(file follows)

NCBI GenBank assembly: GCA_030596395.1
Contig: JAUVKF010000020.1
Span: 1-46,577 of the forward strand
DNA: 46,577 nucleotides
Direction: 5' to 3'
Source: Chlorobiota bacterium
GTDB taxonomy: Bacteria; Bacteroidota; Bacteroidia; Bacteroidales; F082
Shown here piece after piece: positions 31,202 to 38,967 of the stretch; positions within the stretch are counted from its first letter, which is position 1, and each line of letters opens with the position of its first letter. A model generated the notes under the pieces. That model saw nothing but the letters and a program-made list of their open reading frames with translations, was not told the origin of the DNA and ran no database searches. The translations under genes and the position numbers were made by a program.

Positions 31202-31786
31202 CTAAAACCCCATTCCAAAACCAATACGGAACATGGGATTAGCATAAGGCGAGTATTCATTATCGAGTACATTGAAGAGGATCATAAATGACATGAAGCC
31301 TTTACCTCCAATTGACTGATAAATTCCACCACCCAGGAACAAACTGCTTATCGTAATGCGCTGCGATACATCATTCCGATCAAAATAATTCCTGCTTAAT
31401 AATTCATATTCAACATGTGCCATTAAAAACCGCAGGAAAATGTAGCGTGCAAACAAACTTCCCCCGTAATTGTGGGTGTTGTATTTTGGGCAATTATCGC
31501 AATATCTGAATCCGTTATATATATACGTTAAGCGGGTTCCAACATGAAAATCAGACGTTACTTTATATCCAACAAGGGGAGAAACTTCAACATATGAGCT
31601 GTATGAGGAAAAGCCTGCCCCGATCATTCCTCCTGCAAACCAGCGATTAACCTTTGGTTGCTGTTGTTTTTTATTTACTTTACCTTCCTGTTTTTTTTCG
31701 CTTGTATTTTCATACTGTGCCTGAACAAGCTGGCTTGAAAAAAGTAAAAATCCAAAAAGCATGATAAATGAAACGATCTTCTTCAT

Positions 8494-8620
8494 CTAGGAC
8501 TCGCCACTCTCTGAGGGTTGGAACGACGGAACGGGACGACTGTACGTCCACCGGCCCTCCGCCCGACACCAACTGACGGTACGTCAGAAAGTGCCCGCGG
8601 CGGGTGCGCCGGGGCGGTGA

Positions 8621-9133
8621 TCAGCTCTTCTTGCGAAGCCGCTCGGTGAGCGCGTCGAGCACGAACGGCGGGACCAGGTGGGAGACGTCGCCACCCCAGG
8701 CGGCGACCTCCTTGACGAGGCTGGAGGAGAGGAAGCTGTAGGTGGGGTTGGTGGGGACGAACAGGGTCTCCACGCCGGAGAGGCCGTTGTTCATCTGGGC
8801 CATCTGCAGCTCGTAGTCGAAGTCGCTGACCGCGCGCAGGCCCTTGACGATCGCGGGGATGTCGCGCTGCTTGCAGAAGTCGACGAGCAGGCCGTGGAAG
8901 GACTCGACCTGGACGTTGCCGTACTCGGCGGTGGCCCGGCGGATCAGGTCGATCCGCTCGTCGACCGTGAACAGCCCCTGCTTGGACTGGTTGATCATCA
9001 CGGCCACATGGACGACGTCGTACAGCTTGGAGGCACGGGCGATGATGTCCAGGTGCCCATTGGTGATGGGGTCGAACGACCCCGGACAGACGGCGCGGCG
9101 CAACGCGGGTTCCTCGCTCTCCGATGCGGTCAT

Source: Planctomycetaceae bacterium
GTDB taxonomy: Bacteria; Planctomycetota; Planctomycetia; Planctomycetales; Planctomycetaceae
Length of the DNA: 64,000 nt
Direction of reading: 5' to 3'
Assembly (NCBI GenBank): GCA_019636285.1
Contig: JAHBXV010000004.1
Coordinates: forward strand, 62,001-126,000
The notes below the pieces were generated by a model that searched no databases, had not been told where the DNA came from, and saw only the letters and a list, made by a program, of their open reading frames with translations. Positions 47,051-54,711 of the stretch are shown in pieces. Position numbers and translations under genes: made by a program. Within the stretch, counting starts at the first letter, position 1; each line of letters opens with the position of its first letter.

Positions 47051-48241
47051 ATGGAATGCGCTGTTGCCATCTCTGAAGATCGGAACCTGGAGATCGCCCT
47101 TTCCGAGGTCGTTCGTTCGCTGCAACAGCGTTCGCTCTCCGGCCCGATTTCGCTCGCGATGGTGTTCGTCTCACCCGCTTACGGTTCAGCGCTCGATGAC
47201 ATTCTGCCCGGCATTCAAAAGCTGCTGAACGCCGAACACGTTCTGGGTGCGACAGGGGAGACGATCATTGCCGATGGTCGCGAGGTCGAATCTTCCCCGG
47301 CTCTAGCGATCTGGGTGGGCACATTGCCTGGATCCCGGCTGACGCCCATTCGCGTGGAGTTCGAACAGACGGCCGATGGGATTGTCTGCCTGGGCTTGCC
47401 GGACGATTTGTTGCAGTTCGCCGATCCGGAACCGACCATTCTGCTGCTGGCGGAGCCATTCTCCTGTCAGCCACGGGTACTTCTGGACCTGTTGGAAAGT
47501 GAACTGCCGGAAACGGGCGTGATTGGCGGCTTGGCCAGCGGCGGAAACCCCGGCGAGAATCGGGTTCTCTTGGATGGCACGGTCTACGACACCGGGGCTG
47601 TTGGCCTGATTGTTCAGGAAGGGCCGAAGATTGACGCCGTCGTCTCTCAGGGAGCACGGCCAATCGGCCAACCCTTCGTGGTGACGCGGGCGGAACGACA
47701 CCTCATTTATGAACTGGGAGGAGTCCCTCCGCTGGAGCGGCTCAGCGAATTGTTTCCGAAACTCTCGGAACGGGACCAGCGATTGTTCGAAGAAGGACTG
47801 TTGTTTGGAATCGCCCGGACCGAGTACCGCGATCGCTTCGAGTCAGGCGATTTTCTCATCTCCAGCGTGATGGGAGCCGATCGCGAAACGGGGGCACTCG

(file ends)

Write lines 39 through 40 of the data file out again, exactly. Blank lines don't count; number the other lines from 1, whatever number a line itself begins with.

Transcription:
47301 CTCTAGCGATCTGGGTGGGCACATTGCCTGGATCCCGGCTGACGCCCATTCGCGTGGAGTTCGAACAGACGGCCGATGGGATTGTCTGCCTGGGCTTGCC
47401 GGACGATTTGTTGCAGTTCGCCGATCCGGAACCGACCATTCTGCTGCTGGCGGAGCCATTCTCCTGTCAGCCACGGGTACTTCTGGACCTGTTGGAAAGT